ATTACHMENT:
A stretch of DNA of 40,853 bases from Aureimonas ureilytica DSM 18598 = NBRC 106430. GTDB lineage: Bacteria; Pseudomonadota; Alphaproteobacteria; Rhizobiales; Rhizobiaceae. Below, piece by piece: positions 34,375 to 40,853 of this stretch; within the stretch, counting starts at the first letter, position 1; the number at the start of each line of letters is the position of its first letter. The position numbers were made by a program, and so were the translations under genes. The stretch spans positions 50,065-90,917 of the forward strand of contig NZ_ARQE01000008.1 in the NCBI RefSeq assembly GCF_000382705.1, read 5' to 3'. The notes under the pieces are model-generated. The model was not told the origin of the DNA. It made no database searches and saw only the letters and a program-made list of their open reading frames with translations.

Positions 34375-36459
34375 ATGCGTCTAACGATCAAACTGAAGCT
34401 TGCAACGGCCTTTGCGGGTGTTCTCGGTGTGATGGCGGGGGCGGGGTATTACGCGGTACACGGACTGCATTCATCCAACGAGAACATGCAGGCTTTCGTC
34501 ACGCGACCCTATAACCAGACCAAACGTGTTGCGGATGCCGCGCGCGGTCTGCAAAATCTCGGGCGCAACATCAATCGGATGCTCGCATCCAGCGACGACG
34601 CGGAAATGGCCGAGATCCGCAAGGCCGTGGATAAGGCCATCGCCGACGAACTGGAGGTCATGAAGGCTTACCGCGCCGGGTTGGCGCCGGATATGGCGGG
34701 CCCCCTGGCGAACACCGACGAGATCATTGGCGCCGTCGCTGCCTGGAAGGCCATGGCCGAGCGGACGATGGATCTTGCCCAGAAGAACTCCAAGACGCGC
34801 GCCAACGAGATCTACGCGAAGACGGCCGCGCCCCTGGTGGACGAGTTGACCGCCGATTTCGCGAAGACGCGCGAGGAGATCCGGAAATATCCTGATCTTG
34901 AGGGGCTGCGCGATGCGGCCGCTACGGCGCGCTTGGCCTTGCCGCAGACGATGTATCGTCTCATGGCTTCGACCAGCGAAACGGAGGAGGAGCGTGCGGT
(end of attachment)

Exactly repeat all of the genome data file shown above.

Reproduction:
A stretch of DNA of 40,853 bases from Aureimonas ureilytica DSM 18598 = NBRC 106430. GTDB lineage: Bacteria; Pseudomonadota; Alphaproteobacteria; Rhizobiales; Rhizobiaceae. Below, piece by piece: positions 34,375 to 40,853 of this stretch; within the stretch, counting starts at the first letter, position 1; the number at the start of each line of letters is the position of its first letter. The position numbers were made by a program, and so were the translations under genes. The stretch spans positions 50,065-90,917 of the forward strand of contig NZ_ARQE01000008.1 in the NCBI RefSeq assembly GCF_000382705.1, read 5' to 3'. The notes under the pieces are model-generated. The model was not told the origin of the DNA. It made no database searches and saw only the letters and a program-made list of their open reading frames with translations.

Positions 34375-36459
34375 ATGCGTCTAACGATCAAACTGAAGCT
34401 TGCAACGGCCTTTGCGGGTGTTCTCGGTGTGATGGCGGGGGCGGGGTATTACGCGGTACACGGACTGCATTCATCCAACGAGAACATGCAGGCTTTCGTC
34501 ACGCGACCCTATAACCAGACCAAACGTGTTGCGGATGCCGCGCGCGGTCTGCAAAATCTCGGGCGCAACATCAATCGGATGCTCGCATCCAGCGACGACG
34601 CGGAAATGGCCGAGATCCGCAAGGCCGTGGATAAGGCCATCGCCGACGAACTGGAGGTCATGAAGGCTTACCGCGCCGGGTTGGCGCCGGATATGGCGGG
34701 CCCCCTGGCGAACACCGACGAGATCATTGGCGCCGTCGCTGCCTGGAAGGCCATGGCCGAGCGGACGATGGATCTTGCCCAGAAGAACTCCAAGACGCGC
34801 GCCAACGAGATCTACGCGAAGACGGCCGCGCCCCTGGTGGACGAGTTGACCGCCGATTTCGCGAAGACGCGCGAGGAGATCCGGAAATATCCTGATCTTG
34901 AGGGGCTGCGCGATGCGGCCGCTACGGCGCGCTTGGCCTTGCCGCAGACGATGTATCGTCTCATGGCTTCGACCAGCGAAACGGAGGAGGAGCGTGCGGT